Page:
Paris to London on Eurostar.
The impact the Chunnel has had on commerce–all kinds, but primarily tourism, I would guess–between the UK and the Continent must be really amazing . . . even astronomical. I mean, Londoners can now run over to Paris for lunch and be back here in time for their blooming’ tea!
Consider: Eurostar trains, literally dozens every day, operate in both directions between London and several European cities, but primarily Paris and Brussels. The one-way trip to Paris takes about two-and-a-half hours; it’s a bit less to Brussels. The typical Eurostar trainset has a power unit at each end, 18 coaches, and can transport as many as 800 people.
Yeah–(dramatic pause)–Holy Crap!!
My train, number 9029 (above), left Paris this afternoon at 12:43 and arrived in London at 2:10, UK time. The SpeedBox app on my phone showed us running at 135 to 140 miles-per-hour for most of the first hour out of Paris, then stepping up to a pretty consistent 180 to 185 for most of the rest of the way. The speed fluctuates because the driver runs it up to whatever is the maximum speed allowed for any given section of track, then coasts for a minute or so, allowing the train to gradually slow before accelerating again. It works wonderfully because the weight of the train is so massive and there is so little friction with the steel wheels on the steel rails.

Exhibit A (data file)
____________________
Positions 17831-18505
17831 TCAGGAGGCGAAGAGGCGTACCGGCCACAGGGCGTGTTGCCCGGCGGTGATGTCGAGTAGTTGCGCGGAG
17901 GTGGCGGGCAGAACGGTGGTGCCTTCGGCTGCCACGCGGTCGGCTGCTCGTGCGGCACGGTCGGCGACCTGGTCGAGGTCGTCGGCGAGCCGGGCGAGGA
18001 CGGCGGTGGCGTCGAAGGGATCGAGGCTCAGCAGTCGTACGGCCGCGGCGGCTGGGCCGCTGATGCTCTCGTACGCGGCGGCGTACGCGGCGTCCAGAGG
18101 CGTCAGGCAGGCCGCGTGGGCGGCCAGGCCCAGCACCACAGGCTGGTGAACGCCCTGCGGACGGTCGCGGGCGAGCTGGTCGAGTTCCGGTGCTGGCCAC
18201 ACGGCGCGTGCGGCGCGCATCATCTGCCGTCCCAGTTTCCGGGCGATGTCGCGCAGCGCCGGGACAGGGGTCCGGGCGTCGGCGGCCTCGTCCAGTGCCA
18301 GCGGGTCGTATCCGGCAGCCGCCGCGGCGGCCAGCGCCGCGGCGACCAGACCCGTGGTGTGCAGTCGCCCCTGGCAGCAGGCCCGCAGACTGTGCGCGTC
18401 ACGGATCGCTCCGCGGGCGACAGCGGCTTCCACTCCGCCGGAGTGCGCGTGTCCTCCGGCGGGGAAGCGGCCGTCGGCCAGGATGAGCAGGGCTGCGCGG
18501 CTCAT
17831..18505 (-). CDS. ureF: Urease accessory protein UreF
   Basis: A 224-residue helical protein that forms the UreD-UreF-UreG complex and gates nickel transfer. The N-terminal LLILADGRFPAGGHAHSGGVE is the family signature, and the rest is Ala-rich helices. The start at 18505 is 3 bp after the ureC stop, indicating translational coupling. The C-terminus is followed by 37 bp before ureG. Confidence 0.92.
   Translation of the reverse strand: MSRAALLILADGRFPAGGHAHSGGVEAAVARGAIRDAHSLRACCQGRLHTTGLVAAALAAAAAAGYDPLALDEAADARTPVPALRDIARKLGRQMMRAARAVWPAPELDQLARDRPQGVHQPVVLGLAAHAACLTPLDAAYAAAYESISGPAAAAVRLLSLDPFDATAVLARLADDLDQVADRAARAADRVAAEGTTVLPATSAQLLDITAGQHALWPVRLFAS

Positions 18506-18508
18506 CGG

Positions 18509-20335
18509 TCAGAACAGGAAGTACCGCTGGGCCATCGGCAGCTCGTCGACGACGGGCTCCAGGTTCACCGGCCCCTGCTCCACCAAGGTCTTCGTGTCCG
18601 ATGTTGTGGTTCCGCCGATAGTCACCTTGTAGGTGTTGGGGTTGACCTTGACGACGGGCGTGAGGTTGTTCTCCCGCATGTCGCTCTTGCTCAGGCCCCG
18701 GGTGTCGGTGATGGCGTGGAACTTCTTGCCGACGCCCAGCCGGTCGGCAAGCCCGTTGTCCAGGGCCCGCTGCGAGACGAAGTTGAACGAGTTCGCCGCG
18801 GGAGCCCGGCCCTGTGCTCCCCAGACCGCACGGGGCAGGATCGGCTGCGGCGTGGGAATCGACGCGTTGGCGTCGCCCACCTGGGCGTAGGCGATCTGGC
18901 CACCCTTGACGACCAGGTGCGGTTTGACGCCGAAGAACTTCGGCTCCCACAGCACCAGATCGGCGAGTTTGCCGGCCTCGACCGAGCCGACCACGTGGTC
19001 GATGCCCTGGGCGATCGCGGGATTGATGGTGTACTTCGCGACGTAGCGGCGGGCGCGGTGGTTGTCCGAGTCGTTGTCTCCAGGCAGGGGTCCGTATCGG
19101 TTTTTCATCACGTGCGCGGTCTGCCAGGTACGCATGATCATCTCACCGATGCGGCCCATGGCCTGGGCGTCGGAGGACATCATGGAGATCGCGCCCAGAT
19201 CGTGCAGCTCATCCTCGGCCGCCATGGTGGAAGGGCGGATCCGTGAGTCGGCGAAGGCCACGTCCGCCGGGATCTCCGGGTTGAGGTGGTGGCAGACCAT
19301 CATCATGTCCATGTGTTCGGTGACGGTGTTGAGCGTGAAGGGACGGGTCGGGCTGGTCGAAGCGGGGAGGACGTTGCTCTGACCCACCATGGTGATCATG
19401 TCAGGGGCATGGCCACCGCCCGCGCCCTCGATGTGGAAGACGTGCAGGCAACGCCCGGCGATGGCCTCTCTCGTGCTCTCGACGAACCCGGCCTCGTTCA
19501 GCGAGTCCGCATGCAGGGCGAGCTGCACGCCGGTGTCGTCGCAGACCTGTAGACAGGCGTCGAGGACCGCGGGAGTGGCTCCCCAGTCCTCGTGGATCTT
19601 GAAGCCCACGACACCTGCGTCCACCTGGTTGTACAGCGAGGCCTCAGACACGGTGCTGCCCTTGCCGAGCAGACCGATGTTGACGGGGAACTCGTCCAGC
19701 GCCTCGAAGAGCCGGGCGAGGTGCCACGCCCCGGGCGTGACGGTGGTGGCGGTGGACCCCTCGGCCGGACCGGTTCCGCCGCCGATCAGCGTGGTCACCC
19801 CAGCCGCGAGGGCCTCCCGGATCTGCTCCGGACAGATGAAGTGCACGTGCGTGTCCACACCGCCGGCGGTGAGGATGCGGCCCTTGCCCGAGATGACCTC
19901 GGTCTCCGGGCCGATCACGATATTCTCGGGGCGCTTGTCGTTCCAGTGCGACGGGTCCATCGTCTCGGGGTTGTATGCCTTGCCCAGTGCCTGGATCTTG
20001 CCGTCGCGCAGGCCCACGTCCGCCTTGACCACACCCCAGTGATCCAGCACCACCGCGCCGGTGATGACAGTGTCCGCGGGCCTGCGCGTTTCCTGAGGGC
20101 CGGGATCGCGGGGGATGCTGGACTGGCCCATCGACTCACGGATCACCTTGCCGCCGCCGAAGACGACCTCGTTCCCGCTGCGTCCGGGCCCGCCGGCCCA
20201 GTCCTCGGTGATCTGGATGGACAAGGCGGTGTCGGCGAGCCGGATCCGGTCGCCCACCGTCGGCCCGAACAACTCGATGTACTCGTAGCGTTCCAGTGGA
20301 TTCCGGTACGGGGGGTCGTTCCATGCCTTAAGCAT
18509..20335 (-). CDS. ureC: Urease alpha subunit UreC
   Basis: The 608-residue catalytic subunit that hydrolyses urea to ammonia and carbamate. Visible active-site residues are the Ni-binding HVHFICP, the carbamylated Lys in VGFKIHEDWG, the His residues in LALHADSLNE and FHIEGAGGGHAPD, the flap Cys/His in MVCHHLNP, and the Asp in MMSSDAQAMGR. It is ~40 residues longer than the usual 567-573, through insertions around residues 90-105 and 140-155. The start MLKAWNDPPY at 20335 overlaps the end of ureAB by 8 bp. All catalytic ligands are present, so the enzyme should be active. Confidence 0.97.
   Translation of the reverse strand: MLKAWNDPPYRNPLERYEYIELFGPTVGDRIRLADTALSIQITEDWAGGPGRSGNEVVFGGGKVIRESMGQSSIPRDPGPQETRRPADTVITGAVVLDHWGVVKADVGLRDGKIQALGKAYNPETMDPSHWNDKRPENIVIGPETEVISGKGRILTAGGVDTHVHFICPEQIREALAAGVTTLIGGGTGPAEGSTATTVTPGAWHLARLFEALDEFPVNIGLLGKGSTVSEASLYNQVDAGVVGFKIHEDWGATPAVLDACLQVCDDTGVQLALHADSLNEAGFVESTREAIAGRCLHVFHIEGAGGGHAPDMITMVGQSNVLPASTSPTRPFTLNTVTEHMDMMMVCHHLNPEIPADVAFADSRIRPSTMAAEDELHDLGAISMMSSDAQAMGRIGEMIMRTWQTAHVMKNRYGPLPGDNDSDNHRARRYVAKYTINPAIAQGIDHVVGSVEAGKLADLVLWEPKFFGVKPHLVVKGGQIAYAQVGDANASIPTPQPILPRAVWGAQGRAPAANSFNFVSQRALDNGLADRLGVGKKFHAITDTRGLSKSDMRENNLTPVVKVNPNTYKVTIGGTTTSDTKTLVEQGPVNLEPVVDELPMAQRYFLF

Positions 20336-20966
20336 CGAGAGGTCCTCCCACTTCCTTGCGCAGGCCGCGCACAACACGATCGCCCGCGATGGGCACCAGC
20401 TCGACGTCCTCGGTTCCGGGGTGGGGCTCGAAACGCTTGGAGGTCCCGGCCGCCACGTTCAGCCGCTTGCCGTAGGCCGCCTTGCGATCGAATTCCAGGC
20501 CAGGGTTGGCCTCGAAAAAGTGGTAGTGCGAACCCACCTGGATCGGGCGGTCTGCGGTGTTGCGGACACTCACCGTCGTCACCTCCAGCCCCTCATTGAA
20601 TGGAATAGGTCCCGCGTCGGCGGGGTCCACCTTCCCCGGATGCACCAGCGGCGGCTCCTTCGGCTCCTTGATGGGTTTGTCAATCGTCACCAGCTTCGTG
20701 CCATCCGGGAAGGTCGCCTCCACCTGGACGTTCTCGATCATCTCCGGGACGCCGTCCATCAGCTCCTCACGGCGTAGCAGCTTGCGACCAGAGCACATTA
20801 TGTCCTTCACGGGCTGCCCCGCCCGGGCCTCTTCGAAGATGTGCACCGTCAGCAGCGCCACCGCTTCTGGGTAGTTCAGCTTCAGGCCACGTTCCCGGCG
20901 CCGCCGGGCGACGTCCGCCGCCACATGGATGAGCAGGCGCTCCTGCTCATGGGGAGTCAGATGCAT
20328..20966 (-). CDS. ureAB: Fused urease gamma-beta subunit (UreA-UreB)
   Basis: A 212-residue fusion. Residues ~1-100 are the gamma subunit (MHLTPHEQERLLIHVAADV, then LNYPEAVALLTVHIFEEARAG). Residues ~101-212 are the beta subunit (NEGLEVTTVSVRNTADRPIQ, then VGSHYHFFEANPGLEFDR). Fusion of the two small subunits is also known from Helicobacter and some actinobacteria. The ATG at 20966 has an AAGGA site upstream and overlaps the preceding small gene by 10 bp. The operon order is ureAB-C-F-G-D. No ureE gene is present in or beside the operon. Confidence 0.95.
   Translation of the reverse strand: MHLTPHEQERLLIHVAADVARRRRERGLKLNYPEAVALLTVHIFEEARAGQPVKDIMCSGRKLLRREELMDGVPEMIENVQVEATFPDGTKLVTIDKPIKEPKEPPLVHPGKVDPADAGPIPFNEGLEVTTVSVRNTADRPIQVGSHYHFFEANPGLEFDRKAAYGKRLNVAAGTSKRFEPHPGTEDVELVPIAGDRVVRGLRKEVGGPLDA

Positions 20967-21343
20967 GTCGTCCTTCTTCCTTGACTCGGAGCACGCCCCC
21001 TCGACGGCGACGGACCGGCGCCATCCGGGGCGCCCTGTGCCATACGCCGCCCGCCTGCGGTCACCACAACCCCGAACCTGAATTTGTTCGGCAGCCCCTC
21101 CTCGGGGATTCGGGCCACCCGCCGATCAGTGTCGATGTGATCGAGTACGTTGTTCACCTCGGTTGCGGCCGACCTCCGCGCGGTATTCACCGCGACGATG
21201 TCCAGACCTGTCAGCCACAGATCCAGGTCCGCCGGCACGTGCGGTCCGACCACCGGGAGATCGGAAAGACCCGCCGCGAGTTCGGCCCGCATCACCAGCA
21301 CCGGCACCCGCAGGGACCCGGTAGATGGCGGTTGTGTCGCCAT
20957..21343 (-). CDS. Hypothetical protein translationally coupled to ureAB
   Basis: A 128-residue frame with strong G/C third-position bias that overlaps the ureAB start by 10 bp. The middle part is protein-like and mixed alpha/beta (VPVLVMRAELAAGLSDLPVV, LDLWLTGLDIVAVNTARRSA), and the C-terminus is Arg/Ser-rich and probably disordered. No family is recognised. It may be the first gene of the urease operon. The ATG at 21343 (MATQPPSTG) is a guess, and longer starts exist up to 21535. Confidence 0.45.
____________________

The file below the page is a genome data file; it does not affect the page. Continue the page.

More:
Three of four times during the trip, we passed another Eurostar train heading in the opposite direction on the adjacent track: WHOOM! You can literally feel the concussion and no wonder: the combined speeds could be as much as 360 miles an hour and the distance between the two trains is only about four feet.
And that reminds me of the time back when equipment–coaches, actually–were being designed and built to run at 100 to 120 miles per hour on the Northeast Corridor between Washington, New York and Boston. The concern at the time was that two trains passing each other at such speeds could potentially suck the windows out of the coaches … I guess the concern being for any that could have been improperly installed in any little way.
Of course Amtrak had to come up with some kind of explanation for what appeared to be undersized windows, especially because their advertising was busily selling the scenery passing by outside their trains. And so I’ve been told by people who were around at the time that the official reason for the smaller-than-expected windows was that the trains were going to travel up and down the NEC at such high speeds, the small windows would evoke comparisons with the even smaller windows you get in a jet liner.
I dunno. Sounds kind of far-fetched to me. If that was their story, I doubt that anyone bought it.